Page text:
I urge you to keep your eyes open for two tricks they may have pulled when the hearings begin. Off the record, I am told that many reporters charged with paying for stories — of ‘procuring misconduct in public office’ as the archaic wording of the common law has it — will say, ‘Yes, I paid for information but the story I received was in the public interest.’ If they do, they will tell us that the authorities took advantage of an outbreak of moral hysteria — which, as Lord Macaulay noted, periodically make the British so ridiculous — to punish whistle-blowers and send a chilling message to all state servants that they will receive the same treatment if they speak out.

You should watch out too for cases so trivial and pointless that you wonder about the mentality of the prosecutor who approved them. A reporter I know has been kept on bail for months for an off-the-cuff remark he made in an email and because he worked near a man who was an alleged hacker. If they come to court, these prosecutions will send journalists rather than sources a message. ‘We can make your lives hell, for years,’ they will say. ‘Are you sure you want to go through all of that?’

Too few realise that the police have every-thing they need, because, to save his worthless skin, and the skin of his equally worthless son James, Rupert Murdoch handed over all the evidence, however flimsy, for detectives to use against his own journalists and supposedly confidential sources.

Despite promises from the Director of Public Prosecutions to the contrary, the web remains an equally profitable source of material for underemployed officers. Kent police, for instance, investigated their own youth commissioner — a luckless 17-year-old called Paris Brown — for making allegedly racist and homophobic tweets. In this, as in so many other investigations into ‘hate speech’, the fundamental principle of free societies was forgotten. It is not enough for the state to say that speech is hateful: it should have to show that the offending words would incite violence before our underemployed cops can investigate. If a religious fanatic is inciting a mob outside a gay bar, arrest him, of course. If he is expressing an obnoxious opinion, argue with him.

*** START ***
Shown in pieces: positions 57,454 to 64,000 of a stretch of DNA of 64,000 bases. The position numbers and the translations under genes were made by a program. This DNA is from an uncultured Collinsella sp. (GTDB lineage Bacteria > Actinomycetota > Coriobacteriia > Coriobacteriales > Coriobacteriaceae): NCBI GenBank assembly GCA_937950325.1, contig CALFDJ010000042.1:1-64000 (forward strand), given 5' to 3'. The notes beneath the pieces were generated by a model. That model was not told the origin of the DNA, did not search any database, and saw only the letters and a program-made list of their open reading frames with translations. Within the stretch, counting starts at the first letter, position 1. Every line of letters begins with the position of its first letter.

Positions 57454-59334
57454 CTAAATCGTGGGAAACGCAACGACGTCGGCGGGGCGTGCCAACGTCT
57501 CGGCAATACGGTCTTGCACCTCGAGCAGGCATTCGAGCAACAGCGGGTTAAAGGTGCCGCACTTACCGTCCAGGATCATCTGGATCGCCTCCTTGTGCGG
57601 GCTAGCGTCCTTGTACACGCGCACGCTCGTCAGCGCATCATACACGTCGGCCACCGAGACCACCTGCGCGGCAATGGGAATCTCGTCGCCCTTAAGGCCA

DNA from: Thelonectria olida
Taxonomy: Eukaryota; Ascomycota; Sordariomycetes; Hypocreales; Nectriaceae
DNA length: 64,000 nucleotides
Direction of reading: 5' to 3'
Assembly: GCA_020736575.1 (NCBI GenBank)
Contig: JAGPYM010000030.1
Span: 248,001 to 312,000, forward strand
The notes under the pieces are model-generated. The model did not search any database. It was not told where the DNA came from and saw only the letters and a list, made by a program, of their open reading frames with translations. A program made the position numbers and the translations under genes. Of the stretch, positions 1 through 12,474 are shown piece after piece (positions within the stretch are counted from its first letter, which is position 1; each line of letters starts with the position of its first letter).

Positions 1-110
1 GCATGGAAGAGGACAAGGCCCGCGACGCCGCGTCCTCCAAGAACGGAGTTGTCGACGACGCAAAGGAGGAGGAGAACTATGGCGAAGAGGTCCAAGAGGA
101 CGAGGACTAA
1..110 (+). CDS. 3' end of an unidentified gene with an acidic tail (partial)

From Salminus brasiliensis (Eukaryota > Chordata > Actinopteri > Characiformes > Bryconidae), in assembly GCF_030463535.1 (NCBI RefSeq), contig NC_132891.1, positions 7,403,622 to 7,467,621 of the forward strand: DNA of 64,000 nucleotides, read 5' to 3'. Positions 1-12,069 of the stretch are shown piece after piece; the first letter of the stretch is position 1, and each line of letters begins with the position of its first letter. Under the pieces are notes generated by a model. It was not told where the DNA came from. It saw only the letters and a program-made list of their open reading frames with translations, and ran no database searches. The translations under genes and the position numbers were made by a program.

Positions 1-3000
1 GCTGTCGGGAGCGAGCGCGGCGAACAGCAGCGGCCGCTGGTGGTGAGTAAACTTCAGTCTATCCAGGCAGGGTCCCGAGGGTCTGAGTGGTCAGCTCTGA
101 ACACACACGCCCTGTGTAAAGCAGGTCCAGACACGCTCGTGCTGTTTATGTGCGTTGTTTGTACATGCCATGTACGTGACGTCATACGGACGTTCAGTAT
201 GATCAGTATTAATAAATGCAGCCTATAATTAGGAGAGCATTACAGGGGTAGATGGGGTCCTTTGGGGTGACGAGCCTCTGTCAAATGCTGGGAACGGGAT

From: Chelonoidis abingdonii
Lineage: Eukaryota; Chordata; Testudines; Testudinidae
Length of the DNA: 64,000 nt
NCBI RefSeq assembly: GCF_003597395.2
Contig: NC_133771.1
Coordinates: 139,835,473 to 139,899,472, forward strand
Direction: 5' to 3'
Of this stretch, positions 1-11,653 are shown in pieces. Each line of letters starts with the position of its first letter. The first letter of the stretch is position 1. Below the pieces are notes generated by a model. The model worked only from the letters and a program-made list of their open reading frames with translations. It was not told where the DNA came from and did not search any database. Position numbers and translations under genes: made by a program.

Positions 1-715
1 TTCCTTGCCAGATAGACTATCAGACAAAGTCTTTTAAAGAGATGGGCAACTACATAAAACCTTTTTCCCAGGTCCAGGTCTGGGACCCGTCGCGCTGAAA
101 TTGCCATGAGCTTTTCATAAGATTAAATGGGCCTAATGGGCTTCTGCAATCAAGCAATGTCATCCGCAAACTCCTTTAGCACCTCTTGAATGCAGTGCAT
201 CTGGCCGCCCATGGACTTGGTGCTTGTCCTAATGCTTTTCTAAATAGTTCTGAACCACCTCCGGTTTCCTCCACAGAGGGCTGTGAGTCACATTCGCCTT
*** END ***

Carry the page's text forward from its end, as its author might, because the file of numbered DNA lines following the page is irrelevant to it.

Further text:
Just in case you are thinking it is only Sun reporters, ‘bigots’ and other traditional objects of leftish antipathy who are suffering, notice how the police boast of mass arrests at left-wing demonstrations and only months later admit sotto voce that they have made a mistake. The most notable climbdown came from protests against the G20 in 2009, when the Met had to accept that its arrests were unlawful. More often, they just quietly release innocent protestors without charge.

We should be enjoying a peace dividend as crime falls. We should be a happier country, freed from fear. Instead we are becoming a frightened and cautious people. The devil has found work for the police’s idle hands, and they are meddling with the freedoms that make democratic life worth living.

Subscribe to The Spectator today for a quality of argument not found in any other publication. Get more Spectator for less – just £12 for 12 issues.


Show comments
Close